When I posted this photograph of Lydia Morrison last October, I had no idea who she was. Yesterday, I uncovered a great deal about Lydia, more then I ever imagined.
Lydia was the third child born to John and Catherine (Zullinger) Motter. According to her gravestone, she was born in 1867 which corresponds to the 1870 and 1880 census records. Andrew Motter, which I am a direct descendant, would have been one of Lydia’s younger brothers.When you’re working on your family history, you never know what you might find. Usually the family skeletons that have been trapped in the back of closets make for an exciting find. Those skeletons remind us that our ancestors were just as human as we are! While I always have expected to find a hidden skeleton or two, I guess I never thought about finding a real tragedy that may have impacted my ancestors. For some reason, I guess I just thought that nothing really tragic ever happened to my family, because if it had, I would have certainly heard of it.
Yesterday while working in the Greene County Room, I decided to play around with our database of the historical Cincinnati Enquirer. The Cincinnati Enquirer was a weekly newspaper that published the most sensational news from across the state and even the country. I decided to put some of my ancestor’s names in the search box, doubting that I would get any hits. I entered several names with no hits and then I typed in John Motter. I was shocked that I had three hits. The first two hits had nothing to do with my John Motter….and then I clicked on the third hit. Below is a transcript of what I read.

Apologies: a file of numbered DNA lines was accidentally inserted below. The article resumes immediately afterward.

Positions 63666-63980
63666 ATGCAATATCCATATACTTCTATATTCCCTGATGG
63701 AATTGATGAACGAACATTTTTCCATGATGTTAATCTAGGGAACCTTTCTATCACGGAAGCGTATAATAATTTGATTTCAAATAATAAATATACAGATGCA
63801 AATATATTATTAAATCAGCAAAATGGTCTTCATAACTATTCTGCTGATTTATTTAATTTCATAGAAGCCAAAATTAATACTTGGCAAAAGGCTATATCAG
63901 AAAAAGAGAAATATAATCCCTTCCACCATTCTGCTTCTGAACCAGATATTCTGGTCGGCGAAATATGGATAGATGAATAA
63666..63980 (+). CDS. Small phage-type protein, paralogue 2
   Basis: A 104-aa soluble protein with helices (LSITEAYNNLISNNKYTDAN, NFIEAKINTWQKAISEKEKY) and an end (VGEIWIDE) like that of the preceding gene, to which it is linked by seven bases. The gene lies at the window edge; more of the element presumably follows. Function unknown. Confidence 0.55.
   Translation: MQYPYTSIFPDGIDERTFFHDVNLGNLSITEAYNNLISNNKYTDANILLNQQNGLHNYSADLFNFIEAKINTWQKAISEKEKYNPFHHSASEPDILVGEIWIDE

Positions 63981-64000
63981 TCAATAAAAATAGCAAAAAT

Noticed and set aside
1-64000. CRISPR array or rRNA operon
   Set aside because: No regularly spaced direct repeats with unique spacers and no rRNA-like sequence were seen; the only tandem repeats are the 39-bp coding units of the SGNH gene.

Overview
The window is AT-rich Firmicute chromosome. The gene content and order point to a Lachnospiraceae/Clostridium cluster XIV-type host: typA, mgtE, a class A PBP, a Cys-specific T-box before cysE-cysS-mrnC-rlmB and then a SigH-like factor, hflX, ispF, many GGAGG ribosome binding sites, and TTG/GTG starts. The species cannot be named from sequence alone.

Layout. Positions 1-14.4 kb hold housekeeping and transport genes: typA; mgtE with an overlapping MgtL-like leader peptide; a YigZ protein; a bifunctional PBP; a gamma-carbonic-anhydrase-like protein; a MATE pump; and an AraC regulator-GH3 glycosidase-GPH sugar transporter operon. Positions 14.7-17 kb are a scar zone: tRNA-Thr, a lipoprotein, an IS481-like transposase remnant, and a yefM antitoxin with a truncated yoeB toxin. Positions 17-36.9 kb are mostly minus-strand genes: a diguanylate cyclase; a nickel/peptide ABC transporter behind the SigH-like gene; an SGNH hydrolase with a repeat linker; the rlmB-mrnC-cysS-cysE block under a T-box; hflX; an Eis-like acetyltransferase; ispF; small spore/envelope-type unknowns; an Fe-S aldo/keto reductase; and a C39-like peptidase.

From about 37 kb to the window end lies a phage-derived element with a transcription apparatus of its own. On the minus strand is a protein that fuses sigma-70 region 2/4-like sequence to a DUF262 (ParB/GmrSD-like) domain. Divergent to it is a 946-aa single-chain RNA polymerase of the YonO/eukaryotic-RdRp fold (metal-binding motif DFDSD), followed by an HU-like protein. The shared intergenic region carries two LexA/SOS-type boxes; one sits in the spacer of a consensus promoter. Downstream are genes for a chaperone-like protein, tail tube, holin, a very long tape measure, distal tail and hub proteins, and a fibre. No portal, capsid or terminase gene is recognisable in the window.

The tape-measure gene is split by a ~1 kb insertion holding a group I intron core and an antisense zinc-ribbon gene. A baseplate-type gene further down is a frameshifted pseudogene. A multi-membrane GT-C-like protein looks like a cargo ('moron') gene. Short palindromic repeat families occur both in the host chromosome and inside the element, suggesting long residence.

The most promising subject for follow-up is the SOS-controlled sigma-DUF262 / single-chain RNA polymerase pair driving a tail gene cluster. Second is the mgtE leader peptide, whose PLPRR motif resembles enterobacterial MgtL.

As published in the Cincinnati Enquirer on June 11, 1879:
BRUTAL RAPE UPON A LITTLE GIRL
ADA, June 10–The citizens of this place and vicinity are in a fever of excitement over the most fiendish act ever perpetrated in this county. A tramp, whose name is unknown, and who has not been captured as yet, brutally outraged the eleven-year-old daughter of John Motter, a respected and well-to-do farmer living four miles north of this place. The girl had been visiting a neighbor, and when returning home was pounced upon by the fiendish brute, who lay secreted in a fence corner. That he fully accomplished his purpose there is no doubt. The young child was left almost lifeless in the highway, where she was picked up and conveyed to her home. The people are wild over it, and are scouring the country upon horses and afoot. If he is found and identified Judge Lynch will no doubt prevent any further trouble with him.
As you can imagine, I was completely shocked! This was definitely my two times great grandfather, John Motter and this news article was about one of his daughters. I pulled up the 1880 census and determined that Lydia, who was listed as being thirteen, must have been the victim of this horrible crime. The article indicates that she was left for dead, so I don’t know how long it took her to recover physically, not to mention mentally. I plan on checking out some of the local Ada and Hancock County newspapers to see if I can determine if the culprit was ever caught and brought to justice.
I was able to determine that on August 19, 1885, Lydia Motter at the age of eighteen, married John Morrison. While I don’t know much about the type of life that Lydia had, I do know that she had two children, Lee and Beulah Mae Morrison. Lydia lived to be eighty-seven years old, dying in 1954.
I was so upset yesterday when I first found this story, but after reflecting on this for the last twenty-four hours, I am looking at things in a new light. To have endured such a horrible tragedy at such a young age, Lydia must have been a very resilient individual. While I don’t know how this tragedy scarred her, it seems to me that she was able to go on with a fairly normal life. While I have by no means had to deal with such a horrible event in my lifetime, I would like to think that perhaps some of my resiliency has been inherited from Lydia.